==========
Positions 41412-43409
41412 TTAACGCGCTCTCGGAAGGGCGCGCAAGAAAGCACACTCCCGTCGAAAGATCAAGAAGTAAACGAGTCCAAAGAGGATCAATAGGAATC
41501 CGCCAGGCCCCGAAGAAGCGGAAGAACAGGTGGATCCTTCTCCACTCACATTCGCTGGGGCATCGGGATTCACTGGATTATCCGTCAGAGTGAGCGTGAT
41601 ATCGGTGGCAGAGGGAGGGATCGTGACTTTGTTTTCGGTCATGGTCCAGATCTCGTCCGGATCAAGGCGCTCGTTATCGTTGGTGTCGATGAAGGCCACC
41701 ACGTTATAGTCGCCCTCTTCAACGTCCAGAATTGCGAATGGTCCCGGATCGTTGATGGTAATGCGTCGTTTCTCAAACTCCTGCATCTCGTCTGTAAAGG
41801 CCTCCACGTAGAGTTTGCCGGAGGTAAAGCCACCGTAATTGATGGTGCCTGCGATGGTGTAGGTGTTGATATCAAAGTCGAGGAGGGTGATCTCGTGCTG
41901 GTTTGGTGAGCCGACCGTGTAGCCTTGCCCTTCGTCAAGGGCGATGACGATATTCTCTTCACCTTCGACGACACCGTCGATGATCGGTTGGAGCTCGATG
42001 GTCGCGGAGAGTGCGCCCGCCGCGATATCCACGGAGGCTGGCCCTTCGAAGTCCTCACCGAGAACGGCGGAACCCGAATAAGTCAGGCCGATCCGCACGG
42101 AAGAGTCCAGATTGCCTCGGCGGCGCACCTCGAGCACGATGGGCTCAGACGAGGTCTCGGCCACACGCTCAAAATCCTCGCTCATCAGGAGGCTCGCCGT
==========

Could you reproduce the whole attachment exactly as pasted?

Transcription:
Positions 41412-43409
41412 TTAACGCGCTCTCGGAAGGGCGCGCAAGAAAGCACACTCCCGTCGAAAGATCAAGAAGTAAACGAGTCCAAAGAGGATCAATAGGAATC
41501 CGCCAGGCCCCGAAGAAGCGGAAGAACAGGTGGATCCTTCTCCACTCACATTCGCTGGGGCATCGGGATTCACTGGATTATCCGTCAGAGTGAGCGTGAT
41601 ATCGGTGGCAGAGGGAGGGATCGTGACTTTGTTTTCGGTCATGGTCCAGATCTCGTCCGGATCAAGGCGCTCGTTATCGTTGGTGTCGATGAAGGCCACC
41701 ACGTTATAGTCGCCCTCTTCAACGTCCAGAATTGCGAATGGTCCCGGATCGTTGATGGTAATGCGTCGTTTCTCAAACTCCTGCATCTCGTCTGTAAAGG
41801 CCTCCACGTAGAGTTTGCCGGAGGTAAAGCCACCGTAATTGATGGTGCCTGCGATGGTGTAGGTGTTGATATCAAAGTCGAGGAGGGTGATCTCGTGCTG
41901 GTTTGGTGAGCCGACCGTGTAGCCTTGCCCTTCGTCAAGGGCGATGACGATATTCTCTTCACCTTCGACGACACCGTCGATGATCGGTTGGAGCTCGATG
42001 GTCGCGGAGAGTGCGCCCGCCGCGATATCCACGGAGGCTGGCCCTTCGAAGTCCTCACCGAGAACGGCGGAACCCGAATAAGTCAGGCCGATCCGCACGG
42101 AAGAGTCCAGATTGCCTCGGCGGCGCACCTCGAGCACGATGGGCTCAGACGAGGTCTCGGCCACACGCTCAAAATCCTCGCTCATCAGGAGGCTCGCCGT